For much of my life I’ve been unsure on whether or not I wanted kids, but when my mom passed away 9 years ago, I found myself suddenly having a stronger longing to have them. I wanted to have a go at what my mom described her greatest passion—being our mom. Though I felt I could never come close to being the incredible mother she was, I wanted to try. I’ve decided since that I would like to have kids, but only if I had a partner who was in it with me. Well, I just turned 39 this week. I have had some short lived relationships through my thirties, one that was longer and I thought was a sure thing but turned out I was the only one that felt that way. As I’m nearing my 40s and not finding someone I connect with, I’m grappling with the fact that having my own kids may never happen. I’m wishing I had no desire to have them, but the truth is that I mostly feel a little sad when I consider it’s not in the cards for me. In other moments, I look at my life and love right where I’m at. I just wish there was more time to do it all. And that was another truth revealed when my mom died: time goes much too quickly, so take advantage of what you have.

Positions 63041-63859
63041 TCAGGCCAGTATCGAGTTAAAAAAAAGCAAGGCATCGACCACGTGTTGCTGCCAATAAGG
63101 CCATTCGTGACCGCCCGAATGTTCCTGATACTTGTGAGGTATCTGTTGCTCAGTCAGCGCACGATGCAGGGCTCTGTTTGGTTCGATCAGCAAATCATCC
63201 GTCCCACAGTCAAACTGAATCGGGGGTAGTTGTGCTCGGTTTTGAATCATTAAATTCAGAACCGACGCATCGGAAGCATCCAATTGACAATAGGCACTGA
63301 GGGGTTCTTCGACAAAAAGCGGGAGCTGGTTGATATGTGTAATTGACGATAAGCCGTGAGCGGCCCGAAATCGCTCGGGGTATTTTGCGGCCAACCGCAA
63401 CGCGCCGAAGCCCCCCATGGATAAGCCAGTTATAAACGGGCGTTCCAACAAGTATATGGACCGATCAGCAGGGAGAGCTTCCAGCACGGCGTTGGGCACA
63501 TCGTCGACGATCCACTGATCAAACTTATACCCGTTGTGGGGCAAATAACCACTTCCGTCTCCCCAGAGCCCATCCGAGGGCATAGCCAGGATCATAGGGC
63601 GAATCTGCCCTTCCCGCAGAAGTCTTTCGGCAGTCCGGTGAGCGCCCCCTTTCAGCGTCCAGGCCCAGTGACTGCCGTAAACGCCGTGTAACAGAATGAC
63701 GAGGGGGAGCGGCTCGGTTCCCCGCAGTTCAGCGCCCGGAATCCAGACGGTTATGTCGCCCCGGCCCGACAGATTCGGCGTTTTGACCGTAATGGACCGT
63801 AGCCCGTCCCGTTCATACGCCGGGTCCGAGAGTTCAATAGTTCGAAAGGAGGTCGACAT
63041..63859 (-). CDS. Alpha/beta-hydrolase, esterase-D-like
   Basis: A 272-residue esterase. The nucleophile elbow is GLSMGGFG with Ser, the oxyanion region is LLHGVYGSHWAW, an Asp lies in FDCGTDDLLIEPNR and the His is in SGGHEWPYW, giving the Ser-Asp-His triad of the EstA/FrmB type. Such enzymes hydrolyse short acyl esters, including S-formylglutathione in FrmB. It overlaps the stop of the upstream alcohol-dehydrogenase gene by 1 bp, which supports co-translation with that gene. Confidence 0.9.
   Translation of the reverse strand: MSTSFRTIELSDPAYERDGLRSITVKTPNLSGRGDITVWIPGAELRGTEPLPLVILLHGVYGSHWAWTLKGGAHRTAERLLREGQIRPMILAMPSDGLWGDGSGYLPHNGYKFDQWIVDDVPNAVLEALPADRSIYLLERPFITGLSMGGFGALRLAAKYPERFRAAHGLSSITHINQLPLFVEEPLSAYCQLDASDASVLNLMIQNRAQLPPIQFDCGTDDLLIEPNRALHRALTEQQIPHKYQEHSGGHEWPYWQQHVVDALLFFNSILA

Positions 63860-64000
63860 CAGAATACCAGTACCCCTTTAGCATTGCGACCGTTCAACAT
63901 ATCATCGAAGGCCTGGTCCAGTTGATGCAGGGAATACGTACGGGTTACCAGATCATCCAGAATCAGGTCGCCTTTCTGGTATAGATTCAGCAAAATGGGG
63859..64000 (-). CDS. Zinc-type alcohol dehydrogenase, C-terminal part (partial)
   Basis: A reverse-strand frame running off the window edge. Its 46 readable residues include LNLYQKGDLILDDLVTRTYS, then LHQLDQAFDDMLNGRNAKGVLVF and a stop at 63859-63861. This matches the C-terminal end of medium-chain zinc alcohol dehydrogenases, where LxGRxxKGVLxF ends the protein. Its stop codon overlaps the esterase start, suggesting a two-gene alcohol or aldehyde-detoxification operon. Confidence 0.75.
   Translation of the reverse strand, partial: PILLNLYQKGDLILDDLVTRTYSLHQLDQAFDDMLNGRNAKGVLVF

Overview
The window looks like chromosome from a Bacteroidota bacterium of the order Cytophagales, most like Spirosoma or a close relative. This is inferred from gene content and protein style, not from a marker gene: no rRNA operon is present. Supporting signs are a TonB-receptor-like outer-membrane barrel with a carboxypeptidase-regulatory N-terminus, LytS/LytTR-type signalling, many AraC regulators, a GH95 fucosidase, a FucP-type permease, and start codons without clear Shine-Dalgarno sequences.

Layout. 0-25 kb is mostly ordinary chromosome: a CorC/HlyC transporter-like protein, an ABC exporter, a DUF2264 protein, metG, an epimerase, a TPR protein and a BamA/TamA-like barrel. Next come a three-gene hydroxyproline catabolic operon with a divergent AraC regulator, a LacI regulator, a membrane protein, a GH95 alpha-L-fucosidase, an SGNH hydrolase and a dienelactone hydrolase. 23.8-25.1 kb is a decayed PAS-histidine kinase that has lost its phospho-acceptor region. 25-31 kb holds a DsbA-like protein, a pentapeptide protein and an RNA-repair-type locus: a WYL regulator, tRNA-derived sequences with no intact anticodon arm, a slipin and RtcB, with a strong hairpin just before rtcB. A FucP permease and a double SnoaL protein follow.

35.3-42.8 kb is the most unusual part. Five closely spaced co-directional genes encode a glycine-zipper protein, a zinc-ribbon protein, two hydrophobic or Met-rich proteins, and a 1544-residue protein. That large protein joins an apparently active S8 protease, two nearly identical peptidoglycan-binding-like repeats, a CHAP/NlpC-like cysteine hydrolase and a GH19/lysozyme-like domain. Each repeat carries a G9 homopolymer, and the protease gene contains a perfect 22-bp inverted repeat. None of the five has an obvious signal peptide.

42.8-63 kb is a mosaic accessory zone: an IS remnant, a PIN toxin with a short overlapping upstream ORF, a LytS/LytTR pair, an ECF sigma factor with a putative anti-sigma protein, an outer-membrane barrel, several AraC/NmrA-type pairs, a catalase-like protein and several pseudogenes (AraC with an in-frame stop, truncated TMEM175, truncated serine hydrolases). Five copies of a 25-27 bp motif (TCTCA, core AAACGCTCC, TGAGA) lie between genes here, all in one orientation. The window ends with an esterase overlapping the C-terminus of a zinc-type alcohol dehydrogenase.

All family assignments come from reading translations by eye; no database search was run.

5. Amy says...

    COJ, can you please make the ads at the bottom of my phone go away? Or at least make them static images? I know ads are necessary but the movie trailer I’m forced to X out every 45 seconds is very distracting. Thank you!

  6. Thank you so much for normalizing this decision to be childfree by choice! I wrote a similar post on my blog a couple of years ago and I love so much that more women are being open about their decision. I’m still not sure if kids are in my future—I grew up with younger brothers and definitely imagined at some point that I’d have kids of my own, but as I’ve gotten older I’ve realized that maybe they aren’t in my future, and that’s okay, too.

  7. E says...